Albert Burneko has a provocative essay entitled “The American Justice System is Not Broken.” In it, he argues that the undeniably racist nature of our criminal justice system is not a bug but a feature, that the system was explicitly designed for that very result.
The Atlantic’s Ta-Nehisi Coates has written damningly of the American preference for viewing our society’s crimes as aberrations—betrayals of some deeper, truer virtue, or departures from some righteous intended path. This is a convenient mythology. If the institutions of white American power taking black lives and then exonerating themselves for it is understood as a failure to live out some more authentic American idea, rather than as the expression of that American idea, then your and my and our lives and lifestyles are distinct from those failures. We can stand over here, and shake our heads at the failures over there, and then return to the familiar business, and everything is OK. Likewise, if the individual police officers who take black lives are just some bad cops doing policework badly, and not good cops doing precisely what America has hired and trained them to do, then white Americans may continue calling the police when black people frighten us, free from moral responsibility for the whole range of possible outcomes.
The murders of Michael Brown, Eric Garner, Sean Bell, Amadou Diallo, Sam Shepherd, and countless thousands of others at the hands of American law enforcement are not aberrations, or betrayals, or departures. The acquittals of their killers are not mistakes. There is no virtuous innermost America, sullied or besmirched or shaded by these murders. This is America. It is not broken. It is doing what it does.
America is a serial brutalizer of black and brown people. Brutalizing them is what it does. It does other things, too, yes, but brutalizing black and brown people is what it has done the most, and with the most zeal, and for the longest. The best argument you can make on behalf of the various systems and infrastructures the country uses against its black and brown citizens—the physical design of its cities, the methods it uses to allocate placement in elite institutions, the way it trains its police to treat citizens like enemy soldiers—might actually just be that they’re more restrained than those used against black and brown people abroad. America employs the enforcers of its power to beat, kill, and terrorize, deploys its judiciary to say that that’s OK, and has done this more times than anyone can hope to count. This is not a flaw in the design; this is the design.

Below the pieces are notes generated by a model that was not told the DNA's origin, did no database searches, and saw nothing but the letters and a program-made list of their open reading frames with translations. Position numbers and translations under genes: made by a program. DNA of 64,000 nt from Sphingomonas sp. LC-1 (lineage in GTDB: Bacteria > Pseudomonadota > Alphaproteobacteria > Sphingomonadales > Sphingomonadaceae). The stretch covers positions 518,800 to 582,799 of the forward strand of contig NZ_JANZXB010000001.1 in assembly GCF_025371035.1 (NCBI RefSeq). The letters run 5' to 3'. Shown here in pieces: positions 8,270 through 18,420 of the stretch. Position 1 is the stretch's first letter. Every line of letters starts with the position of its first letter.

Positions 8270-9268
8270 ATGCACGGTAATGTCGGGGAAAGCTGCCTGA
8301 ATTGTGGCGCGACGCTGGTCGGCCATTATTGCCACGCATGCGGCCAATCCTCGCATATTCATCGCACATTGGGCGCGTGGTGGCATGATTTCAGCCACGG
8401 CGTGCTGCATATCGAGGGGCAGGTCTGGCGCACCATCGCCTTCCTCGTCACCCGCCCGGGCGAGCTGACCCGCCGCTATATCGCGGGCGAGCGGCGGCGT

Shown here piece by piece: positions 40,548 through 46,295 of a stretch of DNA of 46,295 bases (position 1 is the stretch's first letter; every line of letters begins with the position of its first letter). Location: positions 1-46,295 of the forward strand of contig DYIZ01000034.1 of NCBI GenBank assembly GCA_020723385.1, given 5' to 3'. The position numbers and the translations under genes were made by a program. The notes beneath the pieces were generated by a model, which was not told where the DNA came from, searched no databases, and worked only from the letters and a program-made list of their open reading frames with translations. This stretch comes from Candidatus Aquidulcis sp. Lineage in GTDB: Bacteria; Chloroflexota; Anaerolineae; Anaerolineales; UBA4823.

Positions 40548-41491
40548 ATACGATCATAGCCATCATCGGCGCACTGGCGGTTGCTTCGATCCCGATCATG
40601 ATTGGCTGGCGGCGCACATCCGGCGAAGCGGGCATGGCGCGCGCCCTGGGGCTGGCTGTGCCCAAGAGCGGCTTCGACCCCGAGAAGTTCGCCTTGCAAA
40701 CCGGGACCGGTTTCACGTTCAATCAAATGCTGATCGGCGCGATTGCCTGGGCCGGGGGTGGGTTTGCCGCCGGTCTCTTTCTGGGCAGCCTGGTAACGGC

Policing in America is not broken. The judicial system is not broken. American society is not broken. All are functioning perfectly, doing exactly what they have done since before some of this nation’s most prosperous slave-murdering robber-barons came together to consecrate into statehood the mechanisms of their barbarism.
The racist history of this country can’t be disputed, of course. But is it true that the actual features of the criminal justice system were designed intentionally to perpetuate that legacy? Michelle Alexander makes a similar, though less blunt, argument in her book The New Jim Crow. It’s certainly possible, but as I’ve argued in the past, it isn’t necessary to explain the nature of the system. We can explain how the system turned out to be so pervasively racist without presuming that this result was intentional. That doesn’t mean it isn’t, of course, and I have no doubt that at least some of the policy makers who designed various aspects of the system did have that intent. But I think we can just as easily explain it as the result of implicit racism, tribalism and a perverse set of incentives that all seem to grow out of human nature with little overt and intentional racism necessary. We may have no way of knowing for sure, of course. But either way, we need to rebuild the entire system from the ground up in order to reform it.